HC Deb 31 July 1919 vol 118 cc2260-1

asked the Postmaster-General if he is aware of the injustice being done to the men who volunteered for service in the War from his Department in consequence of the age limit of thirty-five years placed upon recommendations for vacancies in the administrative, supervisory, financial, and inspectorial sections of the Post Office; and whether he can take into account the time spent in the service by men who have now attained the age of thirty-five years?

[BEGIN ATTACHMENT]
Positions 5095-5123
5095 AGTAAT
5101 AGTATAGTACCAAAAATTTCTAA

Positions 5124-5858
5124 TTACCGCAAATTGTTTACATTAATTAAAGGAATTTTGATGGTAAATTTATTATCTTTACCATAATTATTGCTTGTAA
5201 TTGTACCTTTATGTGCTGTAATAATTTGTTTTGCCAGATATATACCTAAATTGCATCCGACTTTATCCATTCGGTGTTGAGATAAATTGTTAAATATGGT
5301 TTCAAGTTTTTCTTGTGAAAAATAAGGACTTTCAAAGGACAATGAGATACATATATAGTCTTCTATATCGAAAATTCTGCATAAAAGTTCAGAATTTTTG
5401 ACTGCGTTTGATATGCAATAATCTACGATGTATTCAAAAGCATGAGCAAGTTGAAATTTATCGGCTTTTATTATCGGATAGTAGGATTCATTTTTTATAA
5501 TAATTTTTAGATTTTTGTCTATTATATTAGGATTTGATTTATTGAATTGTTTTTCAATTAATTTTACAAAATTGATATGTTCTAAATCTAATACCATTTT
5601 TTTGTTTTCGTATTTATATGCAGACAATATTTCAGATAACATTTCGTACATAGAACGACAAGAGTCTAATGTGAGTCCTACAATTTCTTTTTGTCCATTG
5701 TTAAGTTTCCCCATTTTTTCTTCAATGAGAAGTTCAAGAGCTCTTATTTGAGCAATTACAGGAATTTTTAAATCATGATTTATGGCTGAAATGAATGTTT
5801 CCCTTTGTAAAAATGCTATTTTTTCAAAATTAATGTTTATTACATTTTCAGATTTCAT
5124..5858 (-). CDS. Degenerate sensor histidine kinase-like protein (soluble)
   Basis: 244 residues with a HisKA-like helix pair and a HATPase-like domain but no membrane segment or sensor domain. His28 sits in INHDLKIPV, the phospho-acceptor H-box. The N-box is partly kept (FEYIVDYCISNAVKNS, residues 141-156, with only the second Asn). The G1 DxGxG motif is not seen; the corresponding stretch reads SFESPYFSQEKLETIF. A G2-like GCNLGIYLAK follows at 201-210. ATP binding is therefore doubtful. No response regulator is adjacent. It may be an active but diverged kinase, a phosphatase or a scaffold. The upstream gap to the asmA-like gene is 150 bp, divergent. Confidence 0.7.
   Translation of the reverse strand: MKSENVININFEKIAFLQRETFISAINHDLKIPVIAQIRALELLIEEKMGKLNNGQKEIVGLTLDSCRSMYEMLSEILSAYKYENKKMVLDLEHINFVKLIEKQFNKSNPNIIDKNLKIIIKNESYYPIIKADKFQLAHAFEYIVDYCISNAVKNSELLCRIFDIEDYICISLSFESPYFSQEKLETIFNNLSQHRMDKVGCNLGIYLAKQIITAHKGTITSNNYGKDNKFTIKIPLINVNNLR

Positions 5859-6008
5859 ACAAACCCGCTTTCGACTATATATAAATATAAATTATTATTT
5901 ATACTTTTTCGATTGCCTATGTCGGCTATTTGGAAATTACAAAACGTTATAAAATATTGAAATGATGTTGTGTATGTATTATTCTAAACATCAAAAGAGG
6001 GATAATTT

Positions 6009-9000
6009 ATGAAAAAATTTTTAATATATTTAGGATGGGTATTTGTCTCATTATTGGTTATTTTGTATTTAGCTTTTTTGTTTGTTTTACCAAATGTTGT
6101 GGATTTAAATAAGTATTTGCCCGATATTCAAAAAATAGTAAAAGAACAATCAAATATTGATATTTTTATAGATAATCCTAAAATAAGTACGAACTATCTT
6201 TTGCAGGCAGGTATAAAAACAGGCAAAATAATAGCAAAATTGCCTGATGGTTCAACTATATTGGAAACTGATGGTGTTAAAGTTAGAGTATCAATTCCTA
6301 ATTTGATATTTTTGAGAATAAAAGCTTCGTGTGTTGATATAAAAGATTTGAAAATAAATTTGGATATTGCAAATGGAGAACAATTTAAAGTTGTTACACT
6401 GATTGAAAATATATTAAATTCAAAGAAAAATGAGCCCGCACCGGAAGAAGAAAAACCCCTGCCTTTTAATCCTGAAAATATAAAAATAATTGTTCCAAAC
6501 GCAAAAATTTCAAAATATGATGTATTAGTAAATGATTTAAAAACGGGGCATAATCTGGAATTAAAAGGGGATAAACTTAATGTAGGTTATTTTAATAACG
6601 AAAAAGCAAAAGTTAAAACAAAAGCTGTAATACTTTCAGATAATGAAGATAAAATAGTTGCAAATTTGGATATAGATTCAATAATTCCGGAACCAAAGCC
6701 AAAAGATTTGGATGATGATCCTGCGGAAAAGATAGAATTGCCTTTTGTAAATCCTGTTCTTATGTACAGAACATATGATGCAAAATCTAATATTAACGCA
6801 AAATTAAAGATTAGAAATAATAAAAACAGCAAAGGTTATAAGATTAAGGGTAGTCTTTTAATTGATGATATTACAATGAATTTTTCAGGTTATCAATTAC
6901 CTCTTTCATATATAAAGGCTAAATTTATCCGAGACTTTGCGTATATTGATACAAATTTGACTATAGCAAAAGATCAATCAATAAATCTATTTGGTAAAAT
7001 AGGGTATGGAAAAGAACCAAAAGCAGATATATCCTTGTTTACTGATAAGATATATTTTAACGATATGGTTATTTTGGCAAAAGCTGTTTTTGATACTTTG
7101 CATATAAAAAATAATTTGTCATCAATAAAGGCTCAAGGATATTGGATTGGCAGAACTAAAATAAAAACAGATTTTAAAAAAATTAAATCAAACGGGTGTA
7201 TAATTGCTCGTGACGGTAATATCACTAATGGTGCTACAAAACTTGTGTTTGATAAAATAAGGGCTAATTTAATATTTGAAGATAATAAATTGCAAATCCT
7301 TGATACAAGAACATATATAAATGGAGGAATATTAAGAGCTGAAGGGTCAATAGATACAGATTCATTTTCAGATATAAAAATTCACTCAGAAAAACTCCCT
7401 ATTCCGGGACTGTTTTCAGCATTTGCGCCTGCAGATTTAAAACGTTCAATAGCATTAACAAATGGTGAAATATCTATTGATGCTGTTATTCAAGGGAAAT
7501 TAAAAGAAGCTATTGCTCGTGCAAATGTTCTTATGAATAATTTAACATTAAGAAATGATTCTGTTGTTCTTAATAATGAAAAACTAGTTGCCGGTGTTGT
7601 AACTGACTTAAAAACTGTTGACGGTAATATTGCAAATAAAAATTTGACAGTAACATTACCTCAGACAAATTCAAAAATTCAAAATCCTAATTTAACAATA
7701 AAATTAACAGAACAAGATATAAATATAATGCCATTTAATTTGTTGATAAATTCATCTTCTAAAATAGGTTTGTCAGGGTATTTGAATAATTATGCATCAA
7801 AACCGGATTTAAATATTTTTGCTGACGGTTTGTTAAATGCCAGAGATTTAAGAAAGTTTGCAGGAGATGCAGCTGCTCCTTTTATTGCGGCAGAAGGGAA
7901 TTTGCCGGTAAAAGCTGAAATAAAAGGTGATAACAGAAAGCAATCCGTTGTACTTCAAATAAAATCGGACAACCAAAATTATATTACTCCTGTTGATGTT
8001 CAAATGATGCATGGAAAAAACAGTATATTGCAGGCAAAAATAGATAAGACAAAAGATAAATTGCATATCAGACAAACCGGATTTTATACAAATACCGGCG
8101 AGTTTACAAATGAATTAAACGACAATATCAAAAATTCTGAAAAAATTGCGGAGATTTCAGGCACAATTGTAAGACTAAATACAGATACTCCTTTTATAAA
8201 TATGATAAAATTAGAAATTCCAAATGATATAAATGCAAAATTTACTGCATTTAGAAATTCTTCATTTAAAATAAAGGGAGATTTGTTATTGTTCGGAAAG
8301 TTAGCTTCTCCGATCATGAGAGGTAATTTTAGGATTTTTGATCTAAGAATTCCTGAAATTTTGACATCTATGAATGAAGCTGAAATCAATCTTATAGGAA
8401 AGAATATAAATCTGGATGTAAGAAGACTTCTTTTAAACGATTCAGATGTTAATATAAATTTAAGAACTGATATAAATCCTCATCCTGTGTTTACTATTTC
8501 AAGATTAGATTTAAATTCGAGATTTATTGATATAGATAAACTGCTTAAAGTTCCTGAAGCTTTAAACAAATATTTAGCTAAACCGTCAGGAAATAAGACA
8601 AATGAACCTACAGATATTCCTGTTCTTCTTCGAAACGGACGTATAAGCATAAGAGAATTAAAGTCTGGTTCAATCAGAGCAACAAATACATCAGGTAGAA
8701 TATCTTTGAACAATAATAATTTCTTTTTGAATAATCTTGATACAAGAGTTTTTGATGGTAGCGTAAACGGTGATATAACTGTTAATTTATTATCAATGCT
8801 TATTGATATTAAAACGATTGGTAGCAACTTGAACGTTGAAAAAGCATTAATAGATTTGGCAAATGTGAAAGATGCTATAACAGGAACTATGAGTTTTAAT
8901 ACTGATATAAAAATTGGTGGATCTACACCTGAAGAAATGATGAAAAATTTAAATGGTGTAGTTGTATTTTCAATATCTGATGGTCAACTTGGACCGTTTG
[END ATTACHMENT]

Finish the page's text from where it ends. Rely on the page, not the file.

The POSTMASTER-GENERAL (Mr. Illingworth)

The appointments referred to are not in the Post Office, but in other Government Departments, and are understood to be in subordinate grades. I think the younger members of the staff are more likely to adapt themselves satisfactorily to new conditions; and I am moreover bound to take into account the length of service which a candidate is likely to render in a new Department. I do not think it expedient to raise the age limit.